Only half of Americans who face depression get help for it, and Google is determined to increase that percentage. As of today, it's offering a medically validated, anonymous screening questionnaire for clinical depression if you search for information on the condition. This won't definitively indicate that you're clinically depressed, to be clear, but it will give you useful information you can take to a doctor. And importantly, the very presence of the questionnaire promises to raise awareness and promote treatment beyond what a basic information card would offer.
The questionnaire is part of a larger effort from internet giants to provide helpful and potentially life-saving information to people with mental health issues. Facebook is testing AI that can detect suicidal comments and make it easier to get help, while its Instagram service recently started offering support to users when their friends report concerning posts.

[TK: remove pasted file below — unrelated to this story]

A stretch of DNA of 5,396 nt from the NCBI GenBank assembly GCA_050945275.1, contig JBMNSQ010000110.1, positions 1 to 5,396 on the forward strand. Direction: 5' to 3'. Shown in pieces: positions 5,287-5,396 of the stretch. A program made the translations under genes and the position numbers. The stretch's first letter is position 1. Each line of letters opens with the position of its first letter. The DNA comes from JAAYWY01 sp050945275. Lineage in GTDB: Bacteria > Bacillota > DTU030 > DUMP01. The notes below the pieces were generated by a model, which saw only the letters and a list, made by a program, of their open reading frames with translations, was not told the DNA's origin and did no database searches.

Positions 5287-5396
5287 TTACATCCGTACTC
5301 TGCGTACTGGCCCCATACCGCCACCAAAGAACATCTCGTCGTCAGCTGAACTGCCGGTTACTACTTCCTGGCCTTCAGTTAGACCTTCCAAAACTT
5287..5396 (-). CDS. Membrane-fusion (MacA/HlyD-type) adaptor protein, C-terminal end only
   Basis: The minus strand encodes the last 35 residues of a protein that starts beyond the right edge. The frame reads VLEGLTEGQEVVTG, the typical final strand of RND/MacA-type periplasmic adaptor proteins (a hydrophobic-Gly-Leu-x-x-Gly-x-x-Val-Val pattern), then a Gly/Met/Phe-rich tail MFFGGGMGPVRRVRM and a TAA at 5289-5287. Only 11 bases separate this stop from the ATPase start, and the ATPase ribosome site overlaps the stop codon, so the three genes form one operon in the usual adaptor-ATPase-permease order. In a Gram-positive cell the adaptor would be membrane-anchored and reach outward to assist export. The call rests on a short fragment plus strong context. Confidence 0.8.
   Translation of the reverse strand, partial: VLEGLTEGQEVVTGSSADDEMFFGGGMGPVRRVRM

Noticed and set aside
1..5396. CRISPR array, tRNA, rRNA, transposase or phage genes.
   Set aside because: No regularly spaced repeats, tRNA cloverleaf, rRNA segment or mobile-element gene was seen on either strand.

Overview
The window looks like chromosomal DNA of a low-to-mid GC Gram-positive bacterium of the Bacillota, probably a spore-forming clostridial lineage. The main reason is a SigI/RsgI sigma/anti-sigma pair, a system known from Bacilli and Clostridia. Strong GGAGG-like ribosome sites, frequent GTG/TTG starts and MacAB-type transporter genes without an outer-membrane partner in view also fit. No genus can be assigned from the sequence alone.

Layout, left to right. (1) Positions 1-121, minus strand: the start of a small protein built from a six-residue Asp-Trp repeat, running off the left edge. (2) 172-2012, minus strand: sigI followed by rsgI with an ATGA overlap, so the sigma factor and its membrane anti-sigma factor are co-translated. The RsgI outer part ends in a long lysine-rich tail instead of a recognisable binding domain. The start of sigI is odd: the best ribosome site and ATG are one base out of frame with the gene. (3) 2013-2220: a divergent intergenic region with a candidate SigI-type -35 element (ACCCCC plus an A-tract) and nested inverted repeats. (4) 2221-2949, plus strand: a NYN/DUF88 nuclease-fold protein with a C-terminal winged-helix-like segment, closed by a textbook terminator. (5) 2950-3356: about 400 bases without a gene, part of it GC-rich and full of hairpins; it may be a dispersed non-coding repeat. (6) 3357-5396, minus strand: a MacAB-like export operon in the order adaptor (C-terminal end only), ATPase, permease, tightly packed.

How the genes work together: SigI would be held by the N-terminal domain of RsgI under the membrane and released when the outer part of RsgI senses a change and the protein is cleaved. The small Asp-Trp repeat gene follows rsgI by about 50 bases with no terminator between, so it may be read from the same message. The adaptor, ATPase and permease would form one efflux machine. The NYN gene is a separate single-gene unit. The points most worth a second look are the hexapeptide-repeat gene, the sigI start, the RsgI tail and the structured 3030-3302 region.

In many cases, they're concerned both about offering a helping hand as well as making sure that you get accurate information. Google and others are determined to fight fake news, and they know that the consequences of false or incomplete medical information could be serious. If you need help, they want to be sure you get the appropriate support.